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Author Topic: Is still possible to bootstrap a bitcoin core full node with cheap hardware?  (Read 822 times)
alexrossi
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February 26, 2017, 09:59:30 PM
 #1

Specifically i'm referring to solutions like raspberry pi with an external hard drive. With the exponential growth of the blockchain I'd like to hear experiences about running a full node on low end devices.

In the past i've tried to do it with an asus nettop and things went very bad: after a smooth start with light blocks and few tx, bitcoin core was repeatedly quitting with high ram allocation errors (the nettop was with 1GB of ram). Maybe I didn't set the right dbcache parameters and so on, but now I'd like to set up a full node without too many headaches Cheesy

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February 26, 2017, 11:57:22 PM
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Yes. Use a computer that is capable of syncing the blockchain and use that to download and verify the entire blockchain. Then copy and paste the datadir (without the wallet.dat) to an external drive and use that external drive on your low power hardware.

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February 27, 2017, 07:16:45 AM
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Yes. Use a computer that is capable of syncing the blockchain and use that to download and verify the entire blockchain. Then copy and paste the datadir (without the wallet.dat) to an external drive and use that external drive on your low power hardware.

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Is still possible to bootstrap

Well, so i think that the answer is no :/

I was hoping in a possibility with a recent raspberry or odroid, but I think that the ram requirements on bootstrap are too damn high
DannyHamilton
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February 27, 2017, 07:43:22 AM
 #4

You can bootstrap it with an already downloaded, verified, and indexed blockchain.  In otherwords, use a higher powered system for synchronization and then once synchronized, use the completed synchronization to bootstrap the low powered system.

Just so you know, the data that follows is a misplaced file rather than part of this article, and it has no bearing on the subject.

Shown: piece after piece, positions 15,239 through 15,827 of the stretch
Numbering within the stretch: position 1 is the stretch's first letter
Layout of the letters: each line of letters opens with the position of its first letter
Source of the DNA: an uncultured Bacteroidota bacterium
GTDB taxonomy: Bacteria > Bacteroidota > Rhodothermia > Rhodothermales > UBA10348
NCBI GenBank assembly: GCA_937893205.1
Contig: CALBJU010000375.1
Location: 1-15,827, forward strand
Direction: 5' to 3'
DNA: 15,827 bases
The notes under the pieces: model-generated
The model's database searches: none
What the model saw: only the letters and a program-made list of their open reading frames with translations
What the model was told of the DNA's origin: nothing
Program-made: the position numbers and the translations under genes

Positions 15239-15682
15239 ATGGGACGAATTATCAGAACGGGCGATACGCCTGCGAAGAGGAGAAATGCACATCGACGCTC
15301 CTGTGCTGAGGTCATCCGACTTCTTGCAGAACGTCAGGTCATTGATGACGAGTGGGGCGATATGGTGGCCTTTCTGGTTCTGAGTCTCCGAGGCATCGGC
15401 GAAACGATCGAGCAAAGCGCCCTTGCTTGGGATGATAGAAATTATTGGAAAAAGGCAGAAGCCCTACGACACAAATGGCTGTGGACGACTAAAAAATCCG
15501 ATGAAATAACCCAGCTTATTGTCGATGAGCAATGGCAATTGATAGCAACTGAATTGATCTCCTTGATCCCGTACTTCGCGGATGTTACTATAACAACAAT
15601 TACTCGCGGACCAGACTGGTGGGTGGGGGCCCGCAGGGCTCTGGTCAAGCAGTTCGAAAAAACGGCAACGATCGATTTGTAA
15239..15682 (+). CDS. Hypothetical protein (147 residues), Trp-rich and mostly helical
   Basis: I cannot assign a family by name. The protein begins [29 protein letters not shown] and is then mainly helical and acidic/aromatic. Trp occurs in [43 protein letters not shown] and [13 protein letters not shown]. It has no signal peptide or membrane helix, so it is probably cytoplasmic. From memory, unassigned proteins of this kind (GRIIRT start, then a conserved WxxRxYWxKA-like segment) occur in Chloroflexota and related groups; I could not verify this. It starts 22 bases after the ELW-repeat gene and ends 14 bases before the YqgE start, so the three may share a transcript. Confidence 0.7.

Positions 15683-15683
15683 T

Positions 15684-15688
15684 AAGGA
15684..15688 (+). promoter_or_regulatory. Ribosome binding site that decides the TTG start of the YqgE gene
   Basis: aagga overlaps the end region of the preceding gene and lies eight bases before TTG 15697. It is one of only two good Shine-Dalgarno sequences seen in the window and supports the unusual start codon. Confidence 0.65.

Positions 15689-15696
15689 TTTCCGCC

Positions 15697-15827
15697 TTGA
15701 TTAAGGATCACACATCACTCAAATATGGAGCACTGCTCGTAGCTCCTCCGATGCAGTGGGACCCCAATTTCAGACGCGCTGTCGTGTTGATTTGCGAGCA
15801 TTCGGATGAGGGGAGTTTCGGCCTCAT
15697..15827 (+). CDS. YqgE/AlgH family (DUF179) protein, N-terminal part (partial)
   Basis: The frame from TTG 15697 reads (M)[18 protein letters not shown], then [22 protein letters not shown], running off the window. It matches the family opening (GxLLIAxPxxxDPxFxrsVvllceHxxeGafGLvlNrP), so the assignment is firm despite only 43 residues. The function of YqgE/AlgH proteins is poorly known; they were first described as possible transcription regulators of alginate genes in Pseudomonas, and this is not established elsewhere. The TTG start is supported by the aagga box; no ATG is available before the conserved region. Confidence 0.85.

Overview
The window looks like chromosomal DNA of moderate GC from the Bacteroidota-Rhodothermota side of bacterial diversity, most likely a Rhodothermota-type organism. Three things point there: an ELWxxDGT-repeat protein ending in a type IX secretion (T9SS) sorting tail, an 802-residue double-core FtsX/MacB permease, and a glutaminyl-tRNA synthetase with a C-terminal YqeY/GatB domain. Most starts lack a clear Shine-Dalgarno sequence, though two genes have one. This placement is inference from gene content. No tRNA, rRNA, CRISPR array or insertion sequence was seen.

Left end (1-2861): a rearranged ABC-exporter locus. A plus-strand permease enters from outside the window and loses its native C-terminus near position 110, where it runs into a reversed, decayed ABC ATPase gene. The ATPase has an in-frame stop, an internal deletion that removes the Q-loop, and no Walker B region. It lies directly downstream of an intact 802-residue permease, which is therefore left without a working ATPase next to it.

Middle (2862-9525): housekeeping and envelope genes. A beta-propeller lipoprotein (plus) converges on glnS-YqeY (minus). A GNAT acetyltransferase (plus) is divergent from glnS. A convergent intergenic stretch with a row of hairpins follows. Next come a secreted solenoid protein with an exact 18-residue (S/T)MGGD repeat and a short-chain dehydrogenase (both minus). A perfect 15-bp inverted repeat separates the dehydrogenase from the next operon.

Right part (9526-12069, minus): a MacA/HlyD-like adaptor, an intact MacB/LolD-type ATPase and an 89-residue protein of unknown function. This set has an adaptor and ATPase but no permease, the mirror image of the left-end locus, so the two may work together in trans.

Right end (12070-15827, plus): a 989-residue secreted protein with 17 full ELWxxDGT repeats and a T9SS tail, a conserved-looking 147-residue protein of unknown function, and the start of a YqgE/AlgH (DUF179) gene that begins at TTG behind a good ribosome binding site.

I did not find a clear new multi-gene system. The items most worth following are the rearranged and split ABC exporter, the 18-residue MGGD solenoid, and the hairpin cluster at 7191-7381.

If you want to know if you can synchronize with a low powered system, then the answer will depend on just how low powered it is and how long you are willing to wait.

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February 27, 2017, 08:46:36 AM
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If you are refering to the bootstrap.dat, it just spares you the download time, not the verifiaction time. Thus its no advantage for slow (CPU wise) systems.

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February 27, 2017, 09:24:31 AM
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It depends what you mean by cheap. I paid under £200 for a celery HP notebook, and £109 for a 250Gb ssd drive. I wanted something with a long battery life - I'm supposed to get 12 hours from this setup, but it's more like 8 or 9 depending on the screen brightness. I wanted something that I could take into a restaurant, or use in a car park where no power was available. It came with the latest Windows 10, and that is so riddled with vulnerabilities like Cortana, that I got rid of it, and loaded Ubuntu. I'm having no problems, and I'm pleased with the setup. I'm running core 0.13.2, and I can use email, browsing and online sales negotiations as well as the bitcoin stuff.

I copied the blockchain from my main machine onto the SSD, and I gave this to the core software when I installed it. It all worked perfectly. Of course you have to remember to plug in the SSD before you start core, if you don't, then it tries to re-sync' the blockchain.

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